How to enthuse and enlighten
LONGMAN IMPRINTS SERIES Landmarks. Edited by Linda Marsh Two Centuries Edited by Geoff Barton Scenes from Plays Edited by Michael Marland Genres Edited by Geoff Barton Longman Pounds 4.99
Bethan Marshall and Brian Slough look at three literature series, which include new titles, reprints and favourite extracts.
Cambridge University Press has brought out two more titles in their excellent literature series edited by Judith Baxter. Both The Joy Luck Club and Children of the Dust were originally published in the 1980s, but have been reprinted with the usual high-quality resource notes which include background information on the writer and issues, as well as a series of activities for individual students and the whole class.
Although the notes are aimed at students - the section on "How The Joy Luck Club presents its subject" would help any student struggling with the variety of narrative voices - they also provide excellent strategies for any teacher unfamiliar with the text, or teaching it for the first time. They refer, for example, to critical sources and other novels by Amy Tan with which The Joy Luck Club might usefully be compared.
The notes on Children of the Dust draw comparisons with other children's books written on the same theme such as Threads or Brother in the Land, but they also show the influence of Darwin's Origin of Species, thus allowing for the possibility of using the book for a wider reading assignment.
There are two new titles in the Longman Literature series edited by Roy Blatchford: A Quartet of Stories is an excellent collection bringing together short stories by Alice Walker, Maya Angelou, Lorna Goodison and Olive Senior. The introduction and organisation of the notes not only invite comparisons between the writers, but a study of the authors themselves.
Fiela's Child by Dalene Matthee is a sensitive exploration of South Africa's racial conflict from a very different angle. Set in the middle of the last century, the novel tells the story of Benjamin, or Lukas, a boy caught in a custody battle between a black family, who found and cared for him for most of his life and a poor white family, who claim him as the son they lost when he was three. At its heart, however, the novel is about identity, how it is defined and who defines it.
The novel's structure, which switches back and forth between the two families echoes the tussles in the story and the conflict in Benjamin as he resolves his own identity. The easy, conversational style makes this a very accessible novel; the notes at the end of each chapter ensure that any student reading this unaided would notice significant pointers within the text.
Bethan Marshall lectures in education at King's College, London Leave well alone" has hardly been the English curriculum's guiding adage in recent years. The Longman Imprints buck the trend; their format is unchanged. Brief, non-prescriptive introductions, study activities, further reading and biographical detail never compete with the centrality of the texts, which are left well alone.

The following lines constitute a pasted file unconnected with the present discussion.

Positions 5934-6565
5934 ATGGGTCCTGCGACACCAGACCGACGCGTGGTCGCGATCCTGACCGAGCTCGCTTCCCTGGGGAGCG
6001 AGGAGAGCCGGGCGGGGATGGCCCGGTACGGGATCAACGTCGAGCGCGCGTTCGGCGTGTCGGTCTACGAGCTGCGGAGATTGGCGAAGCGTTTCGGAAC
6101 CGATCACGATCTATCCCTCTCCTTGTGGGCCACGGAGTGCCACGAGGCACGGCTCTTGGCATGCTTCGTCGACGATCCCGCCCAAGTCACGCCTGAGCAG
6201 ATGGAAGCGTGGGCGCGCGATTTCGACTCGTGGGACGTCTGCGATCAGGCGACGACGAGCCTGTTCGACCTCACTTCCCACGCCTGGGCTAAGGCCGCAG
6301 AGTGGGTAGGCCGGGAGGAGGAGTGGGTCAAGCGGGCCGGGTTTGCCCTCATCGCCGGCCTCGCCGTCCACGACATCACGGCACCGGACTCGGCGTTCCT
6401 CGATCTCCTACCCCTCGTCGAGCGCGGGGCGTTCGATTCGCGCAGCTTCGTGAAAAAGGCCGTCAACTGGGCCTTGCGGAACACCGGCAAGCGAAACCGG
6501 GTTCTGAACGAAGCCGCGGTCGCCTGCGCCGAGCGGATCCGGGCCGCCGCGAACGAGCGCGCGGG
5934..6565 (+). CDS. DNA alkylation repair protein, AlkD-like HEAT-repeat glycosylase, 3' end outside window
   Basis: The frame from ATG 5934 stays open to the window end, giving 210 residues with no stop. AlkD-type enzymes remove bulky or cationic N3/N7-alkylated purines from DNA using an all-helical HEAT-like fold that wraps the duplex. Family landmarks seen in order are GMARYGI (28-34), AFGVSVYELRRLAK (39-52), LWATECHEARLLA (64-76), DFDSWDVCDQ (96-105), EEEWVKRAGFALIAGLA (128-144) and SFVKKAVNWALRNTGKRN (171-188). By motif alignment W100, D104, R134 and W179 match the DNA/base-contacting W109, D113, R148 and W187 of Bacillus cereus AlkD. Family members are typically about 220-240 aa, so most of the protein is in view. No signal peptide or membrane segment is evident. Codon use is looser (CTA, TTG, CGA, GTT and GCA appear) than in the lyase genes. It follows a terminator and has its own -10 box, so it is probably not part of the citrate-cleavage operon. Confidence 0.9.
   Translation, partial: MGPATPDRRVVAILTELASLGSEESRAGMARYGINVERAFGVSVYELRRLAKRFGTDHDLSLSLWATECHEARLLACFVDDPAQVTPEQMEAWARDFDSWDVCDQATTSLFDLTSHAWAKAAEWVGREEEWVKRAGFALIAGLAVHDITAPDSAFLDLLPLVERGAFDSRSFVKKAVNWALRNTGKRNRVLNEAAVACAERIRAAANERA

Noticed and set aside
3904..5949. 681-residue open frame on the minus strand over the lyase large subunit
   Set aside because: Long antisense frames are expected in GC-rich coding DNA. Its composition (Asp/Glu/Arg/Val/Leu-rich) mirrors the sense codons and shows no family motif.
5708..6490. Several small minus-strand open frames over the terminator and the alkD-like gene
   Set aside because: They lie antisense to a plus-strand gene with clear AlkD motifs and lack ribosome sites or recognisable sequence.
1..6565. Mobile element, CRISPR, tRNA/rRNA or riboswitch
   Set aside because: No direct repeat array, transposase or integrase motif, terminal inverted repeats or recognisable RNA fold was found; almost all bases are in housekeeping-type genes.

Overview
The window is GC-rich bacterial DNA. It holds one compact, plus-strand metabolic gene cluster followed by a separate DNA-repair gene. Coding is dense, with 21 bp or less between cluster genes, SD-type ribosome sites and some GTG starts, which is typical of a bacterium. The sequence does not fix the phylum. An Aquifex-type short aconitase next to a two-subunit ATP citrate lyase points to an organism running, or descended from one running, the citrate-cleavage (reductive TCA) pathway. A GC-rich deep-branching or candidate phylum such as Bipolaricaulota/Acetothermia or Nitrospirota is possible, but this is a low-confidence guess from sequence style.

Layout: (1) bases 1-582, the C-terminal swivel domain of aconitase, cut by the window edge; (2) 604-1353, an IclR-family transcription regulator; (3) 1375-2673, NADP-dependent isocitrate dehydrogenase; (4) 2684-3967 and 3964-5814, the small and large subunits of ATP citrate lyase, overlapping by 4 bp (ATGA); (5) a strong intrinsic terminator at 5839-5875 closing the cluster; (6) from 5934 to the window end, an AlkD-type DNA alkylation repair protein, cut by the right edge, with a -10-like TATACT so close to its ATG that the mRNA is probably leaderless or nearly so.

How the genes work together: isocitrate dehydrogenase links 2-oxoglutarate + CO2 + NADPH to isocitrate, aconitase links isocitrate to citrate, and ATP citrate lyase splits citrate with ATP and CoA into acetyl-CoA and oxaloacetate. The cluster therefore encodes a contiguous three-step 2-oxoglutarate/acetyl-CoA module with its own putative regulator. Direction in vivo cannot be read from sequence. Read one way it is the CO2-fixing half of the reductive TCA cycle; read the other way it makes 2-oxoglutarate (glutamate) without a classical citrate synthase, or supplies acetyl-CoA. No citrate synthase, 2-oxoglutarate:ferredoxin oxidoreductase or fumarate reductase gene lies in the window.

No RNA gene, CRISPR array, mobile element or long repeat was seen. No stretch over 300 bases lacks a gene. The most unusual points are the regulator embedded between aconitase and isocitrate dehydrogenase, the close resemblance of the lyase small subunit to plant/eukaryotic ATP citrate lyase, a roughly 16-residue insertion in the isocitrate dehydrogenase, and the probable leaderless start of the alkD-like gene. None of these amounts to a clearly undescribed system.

Except they are extracts (though not exclusively in Genres). Many English gurus would agree with Alan Bennett's lambasting of Classic FM for presenting highlights as the real thing: for music read literature. Fiddlesticks. A scene, or even a sentence, can enlighten and enthuse. Forty years on some current teenage "bud of love" will recall (like me 40 years ago) his tingling at Romeo and Juliet's second meeting. Admittedly, I fancied the girl playing Juliet. This scene, which appears in Landmarks, illustrates Linda Marsh's hope that "something in this book might startle and change you".
Her other intention is to provide a smattering of those literary landmarks that have come down through the centuries - the likes of Beowulf, Sir Gawain and Pilgrim's Progress. If that sounds daunting, don't be deterred. The editing is exemplary.
Likewise in Two Centuries, another adventurous anthology, of writers from the 17th and 18th centuries. The selection includes "specified" names such as Swift, but far more unknown in the stockroom. Look out for Zacharias Conrad Van Uffenbach on "Bull Baiting", especially if your school inspection is looming, or Engelbert Kaempfer on "Eating Poisonous Fish". Geoff Barton offers treats and complementary study suggestions, notably on language.
His Genres is also a successful example of this particular textbook genre. Subtitled "a collection of styles and forms", he acknowledges that "genre" is a controversial concept. Thus two or more texts appear in several of the chosen 12 categories (reportage, ghost stories, and so on). If definitions are difficult, juxtapositions are illuminating. Compare, for example, Wilfred Owen's letter to his mother with Bertrand Russell's on the madness of human slaughter.
The 11 Scenes from Plays form a collection of varied dramatic forms, countries and decades. They move from Japanese Noh play of the 14th century to Blood Brothers, via Ibsen and Dennis Potter. The study section is commendable in emphasizing the demands of dramatic production and staging.
Many teachers now fear that student reading will be limited by current syllabuses. This series can help to combat diminishing returns.
Brian Slough was a member of the Cox Committee